Pranav Ramasubramanian | May 15th, 2019
The Golden State Warriors fought off a feisty Houston Rockets team in six games while the Portland Trail Blazers used their shooting to get past the Nuggets in seven games to get to the Western Conference Finals. Injuries have opened up this series and it may be closer than initially thought. Both teams are capable of putting up offensive fireworks giving them both a shot at the NBA Finals, here’s a look at how.
Golden State Warriors keys to winning the series
The Warriors will be without two All-Stars as Kevin Durant has been ruled out for Game 1 and will be re-evaluated on Thursday morning meaning that he will likely be out until the series shifts to Portland while DeMarcus Cousins is making progress he may not be fully healed in time to make an impact in this series.
The Splash Brothers will have to be unleashed if the Warriors want to advance and they did win 73 games when they were clicking on all cylinders. They don’t have the same amount of depth, but Klay Thompson has regained his shooting stroke so he won’t hesitate to pull up from anywhere on the floor so if the shots are going down the Warriors won’t have to worry about offense in this series. Stephen Curry has been inconsistent and has had games where he was very good or very bad and he needs to take smarter shots to get his consistency back. Curry also has to stay out of foul trouble and not let the physicality get in his head or he could be in for some horrid shooting performances giving the Blazers a shot to steal some games. Draymond Green isn’t a great shooter, but he can do everything else on the floor like pass, rebound and steal the ball when the Warriors need it. Green has to set the tone with his intensity in this series without picking up technicals to help the Warriors dominate the Trail Blazers.
Drafted and undrafted gems
The Warriors scouting department has always had a way of finding players and even with them being the lowest draft picks they still contribute to team success. DeMarcus’ injury forces other big men to step up off the bench like Kevon Looney and Damian Jones so if Looney can push around Zach Collins down low for offensive rebounds while Jones can guard the post getting some blocks the Warriors could sweep the Blazers without breaking a sweat. Jordan Bell hasn’t been quite the force he usually is, but if he gets it together it will force the Blazers to play within the perimeter forcing long shots and one shot possessions, which is a recipe for disaster for the Blazers. Another way the Warriors scouting department finds the talent they need is they look for decent undrafted players, who can contribute and that’s how they stumbled upon Quinn Cook and Alfonzo McKinnie. Quinn Cook can provide quality minutes and a decent rest for Curry while running the offense making the right plays while McKinnie can make timely shots so both just need to play their role in their limited minutes to put the Warriors in position to win games. Steve Kerr knows how to extract the best out of his non-All-Star players by plugging them in and out with the natural flow of the game so if Kerr can do that successfully again in this series then Portland may face the same fate Houston did.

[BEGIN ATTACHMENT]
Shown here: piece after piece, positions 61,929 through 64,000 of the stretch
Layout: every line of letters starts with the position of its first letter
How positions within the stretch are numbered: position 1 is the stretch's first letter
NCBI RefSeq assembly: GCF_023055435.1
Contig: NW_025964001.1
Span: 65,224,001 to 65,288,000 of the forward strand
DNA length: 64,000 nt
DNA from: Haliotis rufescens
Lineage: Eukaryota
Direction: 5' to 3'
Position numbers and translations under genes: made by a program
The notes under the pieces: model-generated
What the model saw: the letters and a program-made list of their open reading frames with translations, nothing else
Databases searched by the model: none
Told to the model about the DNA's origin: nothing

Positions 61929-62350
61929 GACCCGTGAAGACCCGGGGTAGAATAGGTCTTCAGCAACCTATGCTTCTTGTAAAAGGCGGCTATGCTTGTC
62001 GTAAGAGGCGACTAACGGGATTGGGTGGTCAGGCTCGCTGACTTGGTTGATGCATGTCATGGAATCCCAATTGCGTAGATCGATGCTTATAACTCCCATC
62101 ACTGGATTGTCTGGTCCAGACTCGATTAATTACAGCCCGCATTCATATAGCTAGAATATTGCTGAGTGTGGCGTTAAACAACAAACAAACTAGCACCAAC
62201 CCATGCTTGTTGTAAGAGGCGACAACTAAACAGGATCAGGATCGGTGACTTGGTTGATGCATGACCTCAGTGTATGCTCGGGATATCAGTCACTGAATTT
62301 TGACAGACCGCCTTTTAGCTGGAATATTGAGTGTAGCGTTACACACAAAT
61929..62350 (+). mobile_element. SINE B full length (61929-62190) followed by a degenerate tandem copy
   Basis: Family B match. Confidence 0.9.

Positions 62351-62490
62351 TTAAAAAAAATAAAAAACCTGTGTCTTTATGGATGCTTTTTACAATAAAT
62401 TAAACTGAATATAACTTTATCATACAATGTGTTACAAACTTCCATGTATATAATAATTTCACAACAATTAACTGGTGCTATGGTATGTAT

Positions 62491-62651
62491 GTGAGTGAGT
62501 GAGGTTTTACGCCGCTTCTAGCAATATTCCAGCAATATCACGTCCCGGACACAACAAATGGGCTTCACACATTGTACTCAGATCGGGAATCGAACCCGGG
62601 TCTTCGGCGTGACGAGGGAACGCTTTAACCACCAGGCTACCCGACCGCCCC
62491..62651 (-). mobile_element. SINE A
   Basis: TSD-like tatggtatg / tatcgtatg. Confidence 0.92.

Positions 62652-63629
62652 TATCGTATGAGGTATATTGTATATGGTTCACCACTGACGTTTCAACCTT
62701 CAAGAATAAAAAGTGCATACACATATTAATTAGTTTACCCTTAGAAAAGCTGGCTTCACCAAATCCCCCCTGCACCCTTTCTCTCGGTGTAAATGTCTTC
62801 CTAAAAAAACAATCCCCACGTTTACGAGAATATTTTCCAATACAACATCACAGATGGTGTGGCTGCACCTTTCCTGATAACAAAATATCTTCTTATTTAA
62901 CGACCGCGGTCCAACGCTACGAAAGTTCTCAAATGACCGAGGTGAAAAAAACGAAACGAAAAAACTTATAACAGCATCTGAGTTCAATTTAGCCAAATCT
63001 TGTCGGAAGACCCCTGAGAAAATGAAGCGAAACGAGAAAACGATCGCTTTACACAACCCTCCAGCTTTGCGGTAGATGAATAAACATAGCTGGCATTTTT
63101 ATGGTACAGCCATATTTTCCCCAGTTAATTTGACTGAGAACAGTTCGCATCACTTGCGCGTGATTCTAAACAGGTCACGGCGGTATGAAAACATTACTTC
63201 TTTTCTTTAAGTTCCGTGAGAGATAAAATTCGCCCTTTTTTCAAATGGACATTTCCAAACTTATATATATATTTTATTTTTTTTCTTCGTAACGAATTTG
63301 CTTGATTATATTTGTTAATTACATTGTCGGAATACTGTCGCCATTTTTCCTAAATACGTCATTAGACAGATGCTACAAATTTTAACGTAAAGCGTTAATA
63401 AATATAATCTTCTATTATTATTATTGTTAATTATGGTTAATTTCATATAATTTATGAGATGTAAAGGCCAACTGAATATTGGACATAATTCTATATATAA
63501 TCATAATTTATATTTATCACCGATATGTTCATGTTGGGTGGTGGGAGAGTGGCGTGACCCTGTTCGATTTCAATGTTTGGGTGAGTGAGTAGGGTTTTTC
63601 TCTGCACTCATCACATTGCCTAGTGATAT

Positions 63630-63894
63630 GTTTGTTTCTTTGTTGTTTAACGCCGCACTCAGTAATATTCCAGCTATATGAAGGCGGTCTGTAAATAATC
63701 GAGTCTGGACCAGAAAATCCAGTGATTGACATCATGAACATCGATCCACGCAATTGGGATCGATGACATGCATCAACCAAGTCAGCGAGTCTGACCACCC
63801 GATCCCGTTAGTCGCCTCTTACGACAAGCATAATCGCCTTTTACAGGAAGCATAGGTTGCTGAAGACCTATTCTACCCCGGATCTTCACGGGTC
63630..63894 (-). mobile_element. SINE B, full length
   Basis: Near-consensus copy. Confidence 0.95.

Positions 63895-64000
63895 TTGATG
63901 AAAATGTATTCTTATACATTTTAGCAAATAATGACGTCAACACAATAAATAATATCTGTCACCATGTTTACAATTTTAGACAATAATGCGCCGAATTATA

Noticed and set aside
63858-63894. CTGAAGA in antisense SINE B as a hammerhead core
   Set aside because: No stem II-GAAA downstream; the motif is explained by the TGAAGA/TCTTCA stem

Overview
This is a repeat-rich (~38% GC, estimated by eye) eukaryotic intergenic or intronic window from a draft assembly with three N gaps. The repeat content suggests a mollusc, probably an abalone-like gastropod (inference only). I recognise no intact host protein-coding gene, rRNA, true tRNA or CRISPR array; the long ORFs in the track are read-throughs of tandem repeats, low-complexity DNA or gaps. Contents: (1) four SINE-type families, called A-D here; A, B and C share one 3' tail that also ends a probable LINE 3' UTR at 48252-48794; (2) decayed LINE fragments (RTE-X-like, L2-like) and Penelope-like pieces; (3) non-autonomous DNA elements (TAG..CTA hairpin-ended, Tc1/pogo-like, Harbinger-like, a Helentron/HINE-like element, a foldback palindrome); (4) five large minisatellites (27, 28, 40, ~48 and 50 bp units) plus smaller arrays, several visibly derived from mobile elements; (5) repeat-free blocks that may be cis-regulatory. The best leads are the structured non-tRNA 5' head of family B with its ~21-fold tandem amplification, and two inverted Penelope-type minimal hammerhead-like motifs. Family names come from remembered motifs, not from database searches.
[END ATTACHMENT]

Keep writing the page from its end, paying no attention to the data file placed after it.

Kevin Durant bailed out the lazy Warriors by running isos and just scoring over everyone averaging 30 plus points, but now that he is out the Warriors must revert back to their everyone touches the ball system. Steve Kerr made this system to help the Warriors offense generate the best possible look and it was how the Warriors were really playing with Kevin Durant the last two years in the playoffs because it was an integral part of their success. Ball movement requires player movement so everyone needs to move fast when they are on the floor and get to their spots because the ball could be coming from anyone or any direction. The catalysts for this type of ball movement will be Stephen Curry, who’s willing to do anything for the team and Draymond Green, who has great court vision to find teammates in the right spots. Another important piece in Andre Iguodala will likely be inserted in the starting lineup to help with passing as well and if he can hit his open looks from 3 the Warriors will be tough to contain. One major player they are missing to help them out from previous championship runs is David West and Jonas Jerebko must try to fill that role in this series with more minutes.